Too bold:
homes and
offices in “Olivia”

Hans Scharoun (1893 – 1972)

Drawing by Hans Scharoun, acrylic, ink over diazotype on paper, 84,7 x 109,5 cm
© Sergius Ruegenberg: Berlinische Galerie, 2011
Hans Scharoun: VG Bild-Kunst, Bonn 2011

This sketch of a modern building has been drawn with precise lines on wrinkled paper. Where the tracts of the multi-storey structure meet, a big woman’s head towers above the roof. The sky is pastel blue; silhouetted in the foreground, a couple are looking at the building.

The American private investor had expected something more modest when he commissioned Hans Scharoun (1893–1972) to design a tower of homes and offices on Berlin’s boulevard Kurfürstendamm. Working with Sergius Ruegenberg  (1903 – 1996), Scharoun designed an unusual, playful building. The two wings were to have six storeys. In the plans, levels 3 to 5 jut forward over the two office levels below. The façade was to be in eggshell white and olive green, a reference to the proposed name “Olivia”, which also explains the larger-than-life head of a woman that was to crown the outer corner of the building.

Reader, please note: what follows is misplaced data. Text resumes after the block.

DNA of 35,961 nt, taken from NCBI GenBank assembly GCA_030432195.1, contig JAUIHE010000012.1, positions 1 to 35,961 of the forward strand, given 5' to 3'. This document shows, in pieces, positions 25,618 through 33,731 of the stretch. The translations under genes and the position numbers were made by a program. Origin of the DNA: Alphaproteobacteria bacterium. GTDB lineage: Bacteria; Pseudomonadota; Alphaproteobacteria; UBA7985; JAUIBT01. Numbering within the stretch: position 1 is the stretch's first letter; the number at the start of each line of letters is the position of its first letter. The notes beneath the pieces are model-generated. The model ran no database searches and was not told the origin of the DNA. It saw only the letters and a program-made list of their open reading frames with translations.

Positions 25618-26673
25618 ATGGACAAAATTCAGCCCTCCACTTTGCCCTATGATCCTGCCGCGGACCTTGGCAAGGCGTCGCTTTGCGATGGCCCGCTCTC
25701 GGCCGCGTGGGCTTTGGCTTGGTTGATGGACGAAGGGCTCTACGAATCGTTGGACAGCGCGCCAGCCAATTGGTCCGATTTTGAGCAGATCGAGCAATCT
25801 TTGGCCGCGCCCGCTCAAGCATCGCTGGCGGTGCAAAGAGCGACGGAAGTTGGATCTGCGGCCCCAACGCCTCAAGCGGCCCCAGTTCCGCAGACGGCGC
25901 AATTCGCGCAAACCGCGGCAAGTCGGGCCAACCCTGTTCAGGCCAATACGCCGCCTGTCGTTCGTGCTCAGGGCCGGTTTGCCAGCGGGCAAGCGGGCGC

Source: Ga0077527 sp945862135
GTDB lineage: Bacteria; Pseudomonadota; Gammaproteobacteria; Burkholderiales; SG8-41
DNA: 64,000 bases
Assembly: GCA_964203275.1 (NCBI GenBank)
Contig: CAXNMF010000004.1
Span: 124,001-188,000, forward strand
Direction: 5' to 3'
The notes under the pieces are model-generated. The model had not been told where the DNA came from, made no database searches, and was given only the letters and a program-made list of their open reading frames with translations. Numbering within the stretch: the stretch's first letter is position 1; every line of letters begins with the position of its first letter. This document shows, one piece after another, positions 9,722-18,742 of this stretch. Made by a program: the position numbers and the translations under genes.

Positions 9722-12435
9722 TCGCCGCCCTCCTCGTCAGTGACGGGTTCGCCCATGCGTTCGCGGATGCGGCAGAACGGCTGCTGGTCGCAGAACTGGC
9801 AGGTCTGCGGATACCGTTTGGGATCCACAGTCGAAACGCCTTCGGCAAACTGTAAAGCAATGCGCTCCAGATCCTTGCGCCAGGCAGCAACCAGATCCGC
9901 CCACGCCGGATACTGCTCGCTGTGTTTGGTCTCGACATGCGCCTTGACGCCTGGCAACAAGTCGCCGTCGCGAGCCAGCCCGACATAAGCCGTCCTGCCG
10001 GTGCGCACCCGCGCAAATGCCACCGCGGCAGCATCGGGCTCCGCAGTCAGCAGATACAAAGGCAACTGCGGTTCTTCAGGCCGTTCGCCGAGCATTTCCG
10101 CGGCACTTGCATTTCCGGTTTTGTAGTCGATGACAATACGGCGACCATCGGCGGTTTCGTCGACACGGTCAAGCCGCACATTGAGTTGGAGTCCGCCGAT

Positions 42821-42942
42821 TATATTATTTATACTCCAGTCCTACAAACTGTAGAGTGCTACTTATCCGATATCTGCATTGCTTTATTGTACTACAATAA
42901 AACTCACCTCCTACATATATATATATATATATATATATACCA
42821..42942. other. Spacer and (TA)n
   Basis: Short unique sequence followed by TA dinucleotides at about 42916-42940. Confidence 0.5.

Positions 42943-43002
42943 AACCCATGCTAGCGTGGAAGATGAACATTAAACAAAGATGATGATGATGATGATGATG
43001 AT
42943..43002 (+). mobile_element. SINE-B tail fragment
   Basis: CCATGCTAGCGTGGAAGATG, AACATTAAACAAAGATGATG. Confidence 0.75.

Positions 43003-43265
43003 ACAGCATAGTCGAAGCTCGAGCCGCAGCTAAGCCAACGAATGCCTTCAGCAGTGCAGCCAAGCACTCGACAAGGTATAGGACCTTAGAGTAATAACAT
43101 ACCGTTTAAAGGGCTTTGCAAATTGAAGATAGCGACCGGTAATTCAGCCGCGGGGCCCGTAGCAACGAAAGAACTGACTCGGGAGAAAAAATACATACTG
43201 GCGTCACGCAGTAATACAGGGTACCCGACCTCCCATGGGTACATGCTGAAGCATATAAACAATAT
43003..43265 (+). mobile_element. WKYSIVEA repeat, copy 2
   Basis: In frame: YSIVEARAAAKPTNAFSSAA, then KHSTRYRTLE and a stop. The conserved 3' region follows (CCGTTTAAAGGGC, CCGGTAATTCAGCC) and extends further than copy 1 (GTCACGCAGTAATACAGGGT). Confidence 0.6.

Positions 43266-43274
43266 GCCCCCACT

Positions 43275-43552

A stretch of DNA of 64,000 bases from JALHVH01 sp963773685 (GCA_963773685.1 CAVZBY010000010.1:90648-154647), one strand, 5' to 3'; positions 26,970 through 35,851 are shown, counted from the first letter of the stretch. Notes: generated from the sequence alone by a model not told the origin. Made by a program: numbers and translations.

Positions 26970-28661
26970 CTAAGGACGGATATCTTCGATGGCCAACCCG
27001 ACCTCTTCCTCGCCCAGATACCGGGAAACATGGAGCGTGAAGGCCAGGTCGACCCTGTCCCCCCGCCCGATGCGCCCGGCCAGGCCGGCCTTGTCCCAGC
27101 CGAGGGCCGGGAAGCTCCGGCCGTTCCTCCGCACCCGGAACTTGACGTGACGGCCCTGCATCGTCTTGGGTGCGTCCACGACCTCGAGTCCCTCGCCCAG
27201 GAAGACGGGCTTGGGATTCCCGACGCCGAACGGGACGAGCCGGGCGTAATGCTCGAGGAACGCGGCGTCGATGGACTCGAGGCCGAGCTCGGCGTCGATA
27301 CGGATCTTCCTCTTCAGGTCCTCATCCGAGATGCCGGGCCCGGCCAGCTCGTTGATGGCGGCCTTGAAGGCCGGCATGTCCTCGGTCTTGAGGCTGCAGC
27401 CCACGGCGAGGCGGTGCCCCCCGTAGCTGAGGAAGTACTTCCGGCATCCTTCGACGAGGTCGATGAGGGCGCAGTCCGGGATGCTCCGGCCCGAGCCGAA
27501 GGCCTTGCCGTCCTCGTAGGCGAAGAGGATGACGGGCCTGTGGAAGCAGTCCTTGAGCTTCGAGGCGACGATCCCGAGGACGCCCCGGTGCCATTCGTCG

Scharoun does not follow the clear, strictly geometric patterns of Bauhaus modernism here but adopts an original, lightweight architectural idiom. The architect failed to convince his client, so the “Olivia” project was never implemented.

Residential and office building „Olivia“
Kurfürstendamm 182, Berlin-Charlottenburg
Drawing: Sergius Ruegenberg
Handcoloured reprography on photo paper
84,5 x 109,5 cm
Acquired from funds of the Senate Department for Culture Berlin, 1994


Discover more